Minnesota's largest measles outbreak in decades is officially over

Officials with the Minnesota Department of Health on Aug. 25 declared the state's largest measles outbreak since 1990 officially over.

Seventy-nine people were sickened in the outbreak, which began April 11. Health officials identified the final case July 13. Sixty-four of the 79 reported cases occurred among the Somali Minnesotan community. Immunization rates among this population dipped in recent years due to the spread of misinformation regarding vaccine safety. The outbreak spurred health workers to track down those potentially exposed and improve vaccination adherence among the affected communities.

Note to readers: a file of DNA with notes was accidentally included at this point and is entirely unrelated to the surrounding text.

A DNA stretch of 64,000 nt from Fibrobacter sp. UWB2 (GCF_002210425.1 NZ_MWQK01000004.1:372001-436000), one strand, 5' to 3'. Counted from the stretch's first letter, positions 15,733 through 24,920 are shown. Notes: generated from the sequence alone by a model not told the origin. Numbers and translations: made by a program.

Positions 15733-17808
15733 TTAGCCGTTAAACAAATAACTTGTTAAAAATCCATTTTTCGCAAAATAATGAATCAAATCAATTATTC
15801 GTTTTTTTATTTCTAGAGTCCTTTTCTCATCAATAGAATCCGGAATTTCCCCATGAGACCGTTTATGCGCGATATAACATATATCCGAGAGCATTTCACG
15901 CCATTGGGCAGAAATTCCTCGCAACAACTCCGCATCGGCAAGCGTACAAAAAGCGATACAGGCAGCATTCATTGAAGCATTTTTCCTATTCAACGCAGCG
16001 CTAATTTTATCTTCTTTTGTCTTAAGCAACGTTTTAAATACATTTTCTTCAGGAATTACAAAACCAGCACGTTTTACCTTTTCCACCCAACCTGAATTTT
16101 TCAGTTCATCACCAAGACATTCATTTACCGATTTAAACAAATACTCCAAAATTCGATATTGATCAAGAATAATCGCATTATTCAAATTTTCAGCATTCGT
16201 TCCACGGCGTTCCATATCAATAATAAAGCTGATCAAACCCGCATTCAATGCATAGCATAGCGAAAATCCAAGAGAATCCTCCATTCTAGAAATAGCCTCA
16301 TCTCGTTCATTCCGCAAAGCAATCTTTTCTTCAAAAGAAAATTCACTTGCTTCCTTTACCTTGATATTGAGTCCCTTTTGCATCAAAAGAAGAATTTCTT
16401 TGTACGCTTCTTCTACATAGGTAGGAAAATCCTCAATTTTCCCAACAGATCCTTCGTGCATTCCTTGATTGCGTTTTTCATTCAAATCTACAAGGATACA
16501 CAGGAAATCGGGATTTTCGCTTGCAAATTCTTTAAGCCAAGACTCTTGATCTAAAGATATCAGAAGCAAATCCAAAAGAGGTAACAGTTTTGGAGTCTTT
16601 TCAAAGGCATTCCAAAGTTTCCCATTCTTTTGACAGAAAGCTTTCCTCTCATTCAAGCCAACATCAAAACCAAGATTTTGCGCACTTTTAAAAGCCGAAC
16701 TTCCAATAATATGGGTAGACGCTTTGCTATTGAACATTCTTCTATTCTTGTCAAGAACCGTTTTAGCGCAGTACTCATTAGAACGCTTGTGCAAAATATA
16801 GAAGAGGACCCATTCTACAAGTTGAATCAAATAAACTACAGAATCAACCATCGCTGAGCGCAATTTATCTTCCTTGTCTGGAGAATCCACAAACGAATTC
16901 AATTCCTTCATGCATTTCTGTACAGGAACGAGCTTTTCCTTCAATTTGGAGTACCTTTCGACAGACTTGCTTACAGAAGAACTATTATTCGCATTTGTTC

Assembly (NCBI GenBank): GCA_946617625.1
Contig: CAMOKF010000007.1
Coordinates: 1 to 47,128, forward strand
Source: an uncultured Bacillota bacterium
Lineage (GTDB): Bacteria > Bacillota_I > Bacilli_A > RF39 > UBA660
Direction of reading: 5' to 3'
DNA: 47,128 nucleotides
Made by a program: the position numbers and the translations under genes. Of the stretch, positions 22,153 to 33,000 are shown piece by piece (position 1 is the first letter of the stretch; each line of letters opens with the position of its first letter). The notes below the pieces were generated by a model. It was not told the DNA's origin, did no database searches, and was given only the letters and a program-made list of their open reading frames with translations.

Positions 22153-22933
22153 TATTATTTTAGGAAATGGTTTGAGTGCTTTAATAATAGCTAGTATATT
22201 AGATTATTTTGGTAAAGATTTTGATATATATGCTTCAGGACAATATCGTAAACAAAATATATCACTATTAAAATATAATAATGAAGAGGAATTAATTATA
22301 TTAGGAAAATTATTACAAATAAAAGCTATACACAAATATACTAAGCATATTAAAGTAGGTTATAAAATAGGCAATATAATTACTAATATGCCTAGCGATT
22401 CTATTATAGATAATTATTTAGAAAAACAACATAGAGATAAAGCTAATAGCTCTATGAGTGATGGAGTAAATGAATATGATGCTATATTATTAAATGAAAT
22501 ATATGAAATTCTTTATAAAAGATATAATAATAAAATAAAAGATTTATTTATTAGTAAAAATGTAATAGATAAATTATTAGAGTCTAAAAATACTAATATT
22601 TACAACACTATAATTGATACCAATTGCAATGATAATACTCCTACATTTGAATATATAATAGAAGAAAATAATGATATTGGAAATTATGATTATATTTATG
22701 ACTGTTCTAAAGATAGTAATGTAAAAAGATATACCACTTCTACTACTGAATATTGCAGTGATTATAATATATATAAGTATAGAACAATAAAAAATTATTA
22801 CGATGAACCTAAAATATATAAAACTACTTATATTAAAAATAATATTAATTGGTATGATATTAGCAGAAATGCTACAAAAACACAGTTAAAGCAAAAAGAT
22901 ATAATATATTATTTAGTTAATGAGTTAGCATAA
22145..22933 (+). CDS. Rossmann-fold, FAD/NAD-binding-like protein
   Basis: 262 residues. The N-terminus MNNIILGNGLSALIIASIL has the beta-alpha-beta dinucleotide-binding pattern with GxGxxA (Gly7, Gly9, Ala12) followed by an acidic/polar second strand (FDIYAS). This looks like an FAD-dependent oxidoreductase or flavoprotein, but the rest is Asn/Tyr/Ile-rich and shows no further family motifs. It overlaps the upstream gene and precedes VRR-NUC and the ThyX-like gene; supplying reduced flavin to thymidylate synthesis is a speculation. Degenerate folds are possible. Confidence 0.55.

"This outbreak showed that preventing disease requires all of us working together," said Ed Ehlinger, MD, the commissioner of the Minnesota health department. "Public health is a community, collective endeavor. It's what we as a society do together to ensure the conditions in which everyone can be healthy."

Measles is a highly communicable virus characterized by fever, runny nose, cough and a rash that spreads all over the body. While no deaths occurred in the Minnesota outbreak, twenty-two people required hospitalization. Two doses of the mumps, measles, rubella vaccine is 97 percent effective at preventing the measles, according to the CDC

More articles on infection control: 
Structured vs. unstructured hand-washing techniques — which is more effective for removing C. diff? 
Top 10 infection control stories, Aug. 21-25 
2 patients contract Legionnaires' at UW Medical Center: 5 things to know

 

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